Author: Adrienne Woods
Genre: YA Fantasy
For the love of blueberries, Elena Watkins was destined for greatness, even though she didn’t know it. Before entering Paegeia Elena was not special, she wasn’t even average until the night her father was killed by a creature she thought only existed in fairy tales – a dragon. With her father’s death leaving her orphaned, Elena is whisked away to her true birthplace, Paegeia. Arriving at Dragonia Academy, the premier school for young Dragonians; a school she was never meant to attend because her father was a dragon. Unbeknownst to Elena danger is lurking behind the enchanted vines concealing the once thriving capital of Paegeia – Etan. Goran, the darkest sorcerer in the realm, has lain dormant for over a century behind the crumbling city. There, in the shadowy ruins he plots his revenge to destroy the only weapon that can kill him – the King of Lion Sword. When the sword is stolen without a trace Elena doesn’t think twice about seeking it; knowing deep down that it is her destiny to save her new home.
Read an Excerpt
A girl singing her heart out about a miracle boomed inside my ear. A miracle would get me what I needed: a chance at a semi-normal life.
The bedroom door hitting the wall expelled the thought from my mind. With his hand tangled up in his copper hair and with huge brown eyes, Dad’s figure filled the entire doorway. “Pack your bags.” He had that set to his jaw, the one that meant there was no way out of this. He bolted out of the room just as suddenly as he had appeared.
My teeth ground hard against each other, and the sharp pain behind my eyes, I guessed from the lack of sleep, grew stronger. Every fiber of my being wanted to explode.
Ever since I could remember my name, Dad and I had been on the run. From what? Beats me.
For the last two weeks, I’d been pacing up and down through the house, struggling to fall asleep at night, waiting for this day.
For the love of blueberries, no sixteen-year old should live this way!
I climbed off my bed, and the first step I took left my toe tangled in the wide leg of my jeans. I tried to regain my balance as the closet inched closer, but with wildly flailing arms, I came crashing down. The thud reverberated across the wooden floor, and it sounded as if I’d broken something.
Dad darted back into my room. “Are you okay?” He lifted me back onto my feet as if I weighed nothing.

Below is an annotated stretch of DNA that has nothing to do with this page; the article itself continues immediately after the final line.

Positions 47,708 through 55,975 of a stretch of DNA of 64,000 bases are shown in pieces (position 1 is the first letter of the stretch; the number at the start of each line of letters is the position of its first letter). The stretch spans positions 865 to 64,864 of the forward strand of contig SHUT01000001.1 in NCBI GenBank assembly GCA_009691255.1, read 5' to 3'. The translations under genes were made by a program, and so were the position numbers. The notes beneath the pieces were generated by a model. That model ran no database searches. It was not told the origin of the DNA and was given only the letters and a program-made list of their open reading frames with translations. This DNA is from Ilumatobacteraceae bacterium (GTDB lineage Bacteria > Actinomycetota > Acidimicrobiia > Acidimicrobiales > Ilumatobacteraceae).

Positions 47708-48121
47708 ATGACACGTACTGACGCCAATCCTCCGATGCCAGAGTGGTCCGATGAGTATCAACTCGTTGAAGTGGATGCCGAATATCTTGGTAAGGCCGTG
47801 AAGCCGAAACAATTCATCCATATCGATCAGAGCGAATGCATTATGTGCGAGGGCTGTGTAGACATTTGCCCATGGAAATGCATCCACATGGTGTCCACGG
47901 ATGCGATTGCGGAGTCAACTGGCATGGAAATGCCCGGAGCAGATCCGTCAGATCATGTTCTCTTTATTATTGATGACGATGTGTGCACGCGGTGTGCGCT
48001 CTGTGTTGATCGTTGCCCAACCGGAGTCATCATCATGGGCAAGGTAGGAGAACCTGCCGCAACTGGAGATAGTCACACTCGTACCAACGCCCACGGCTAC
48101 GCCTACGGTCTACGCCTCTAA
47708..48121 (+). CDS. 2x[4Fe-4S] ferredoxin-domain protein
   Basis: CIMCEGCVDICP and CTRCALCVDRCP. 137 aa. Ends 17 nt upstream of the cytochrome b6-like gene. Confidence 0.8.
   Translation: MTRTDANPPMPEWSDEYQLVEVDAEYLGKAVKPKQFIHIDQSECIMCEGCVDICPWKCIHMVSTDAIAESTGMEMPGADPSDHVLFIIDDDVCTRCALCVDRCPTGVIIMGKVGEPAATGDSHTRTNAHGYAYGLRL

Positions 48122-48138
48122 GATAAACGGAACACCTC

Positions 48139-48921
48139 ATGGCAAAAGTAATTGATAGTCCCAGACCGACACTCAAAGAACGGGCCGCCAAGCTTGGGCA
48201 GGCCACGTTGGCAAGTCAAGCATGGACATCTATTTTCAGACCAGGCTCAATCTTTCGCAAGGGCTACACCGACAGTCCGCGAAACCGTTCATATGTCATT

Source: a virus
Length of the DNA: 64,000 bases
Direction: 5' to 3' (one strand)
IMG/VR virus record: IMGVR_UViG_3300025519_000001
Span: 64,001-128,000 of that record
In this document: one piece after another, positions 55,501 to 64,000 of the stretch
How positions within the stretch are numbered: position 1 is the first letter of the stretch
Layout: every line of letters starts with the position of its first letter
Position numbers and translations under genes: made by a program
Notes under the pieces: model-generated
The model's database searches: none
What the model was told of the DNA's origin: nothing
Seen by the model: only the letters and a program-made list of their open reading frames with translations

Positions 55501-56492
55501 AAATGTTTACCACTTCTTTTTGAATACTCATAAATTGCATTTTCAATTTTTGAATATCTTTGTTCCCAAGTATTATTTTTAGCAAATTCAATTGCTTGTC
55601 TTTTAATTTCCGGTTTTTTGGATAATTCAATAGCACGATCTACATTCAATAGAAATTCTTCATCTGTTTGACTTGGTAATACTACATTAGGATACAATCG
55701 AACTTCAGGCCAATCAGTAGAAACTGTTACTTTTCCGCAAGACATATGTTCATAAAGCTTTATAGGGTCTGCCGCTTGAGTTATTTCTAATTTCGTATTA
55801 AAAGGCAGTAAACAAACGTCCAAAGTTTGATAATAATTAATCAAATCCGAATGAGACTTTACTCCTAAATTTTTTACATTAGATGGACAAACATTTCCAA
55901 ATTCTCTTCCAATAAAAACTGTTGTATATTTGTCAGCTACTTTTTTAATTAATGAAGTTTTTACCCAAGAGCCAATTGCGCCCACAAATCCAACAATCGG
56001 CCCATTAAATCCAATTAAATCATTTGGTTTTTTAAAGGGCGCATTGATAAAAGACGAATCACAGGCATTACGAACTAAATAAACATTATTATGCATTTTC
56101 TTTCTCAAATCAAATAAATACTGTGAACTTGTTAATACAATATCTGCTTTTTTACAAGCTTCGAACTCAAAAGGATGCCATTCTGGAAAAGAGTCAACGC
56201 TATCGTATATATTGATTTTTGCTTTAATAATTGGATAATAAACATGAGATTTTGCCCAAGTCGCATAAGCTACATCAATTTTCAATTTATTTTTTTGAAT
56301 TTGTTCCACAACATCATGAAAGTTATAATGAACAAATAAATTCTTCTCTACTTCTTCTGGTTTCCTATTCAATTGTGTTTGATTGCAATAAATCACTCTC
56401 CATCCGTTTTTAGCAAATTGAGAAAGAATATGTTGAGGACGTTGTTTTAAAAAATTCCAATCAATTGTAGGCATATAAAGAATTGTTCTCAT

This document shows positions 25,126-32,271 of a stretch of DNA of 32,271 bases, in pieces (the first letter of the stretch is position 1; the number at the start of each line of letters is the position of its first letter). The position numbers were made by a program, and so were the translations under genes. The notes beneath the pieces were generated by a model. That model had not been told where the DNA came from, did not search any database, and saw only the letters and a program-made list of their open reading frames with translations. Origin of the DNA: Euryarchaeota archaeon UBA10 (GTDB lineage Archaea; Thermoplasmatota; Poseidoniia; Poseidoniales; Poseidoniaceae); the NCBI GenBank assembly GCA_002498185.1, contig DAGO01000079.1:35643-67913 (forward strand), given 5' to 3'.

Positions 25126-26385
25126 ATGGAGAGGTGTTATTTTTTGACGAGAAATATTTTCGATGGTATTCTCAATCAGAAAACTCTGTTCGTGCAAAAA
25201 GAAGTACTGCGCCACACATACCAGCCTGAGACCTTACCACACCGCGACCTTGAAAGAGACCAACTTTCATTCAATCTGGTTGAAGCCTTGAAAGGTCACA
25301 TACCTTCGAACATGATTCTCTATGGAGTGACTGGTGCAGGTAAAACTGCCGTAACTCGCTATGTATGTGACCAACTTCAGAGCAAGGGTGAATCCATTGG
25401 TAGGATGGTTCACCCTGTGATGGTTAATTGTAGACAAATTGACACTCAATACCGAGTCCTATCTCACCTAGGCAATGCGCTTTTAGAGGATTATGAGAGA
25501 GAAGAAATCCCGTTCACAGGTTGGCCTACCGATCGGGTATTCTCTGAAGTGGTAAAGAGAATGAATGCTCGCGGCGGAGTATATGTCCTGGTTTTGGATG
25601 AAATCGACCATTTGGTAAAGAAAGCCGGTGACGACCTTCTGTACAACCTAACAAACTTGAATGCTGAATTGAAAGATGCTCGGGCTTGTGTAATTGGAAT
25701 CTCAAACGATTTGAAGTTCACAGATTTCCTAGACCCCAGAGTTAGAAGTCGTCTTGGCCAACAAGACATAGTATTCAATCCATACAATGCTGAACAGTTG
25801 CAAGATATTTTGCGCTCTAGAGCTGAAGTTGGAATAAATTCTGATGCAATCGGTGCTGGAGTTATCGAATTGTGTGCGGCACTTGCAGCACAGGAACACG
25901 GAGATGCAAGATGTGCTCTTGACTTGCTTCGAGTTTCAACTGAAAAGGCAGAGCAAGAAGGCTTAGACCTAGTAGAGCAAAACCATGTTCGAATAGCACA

Tears lurked in the corners of my eyes, threatening to burst, as I stared up at him.
“Don’t give me that look, Elena. Please, we need to hurry.” He pulled my suitcase from the top shelf and chucked it haphazardly onto my bed. “We need to go. Now.”
He started to grab my clothes from the shelf and tossed them messily inside my small suitcase. Then he paused, sighed, and looked up with soft eyes. He stroked the side of my cheek with his hand gently. “This wasn’t the right place, Bear. Please, you’ve got to trust me.”
His hand reached back to pull everything off my shelf, while my hands curled up into balls of fury. My heart pounded fast as those two words bounced inside my skull. “Trust you, Dad?”
“Elena, we don’t have much time,” he yelled. “Pack your bags! You can ask questions later.” He left, and the hollow “doof” sound from his stomping footsteps rang loudly as he made his way into the hall.
Ask questions? Yeah right! I’ll only get answers that don’t reveal why we are on the run for the gazillionth time. “Trust me” and “I’ll tell you when the time is right” were the only two answers Dad gave. Guess the time with him will never be right.
It was no use arguing with him anyway. Once, he threw me over his shoulder and carried me out without any of my things.
So I grabbed the stuff I needed: my mp3 player, a photo of Mom that Dad didn’t know I had, and my journal from underneath my bed. I tossed them into my backpack. It wasn’t much, but it was the stuff that made my miserable life feel less pathetic. I zipped up my suitcase and took a deep breath. Looking around my bedroom for the last time, I said goodbye to my sixtieth-something room.
Dad almost ran me over in the hall with his army bag slung over his shoulder. He grumbled, which I assumed was an apology, took my suitcase, and ran down the stairs. He always rented these huge old houses, pre-furnished and near the countryside, and we always left after three months.
The pickup’s horn honked as I shut the front door. I closed my eyes and took another deep breath. Just two more years, then I’ll be eighteen and free from this freak show. Huge raindrops fell hard onto the ground. The smell of wet dirt filled the air. It was my favorite smell.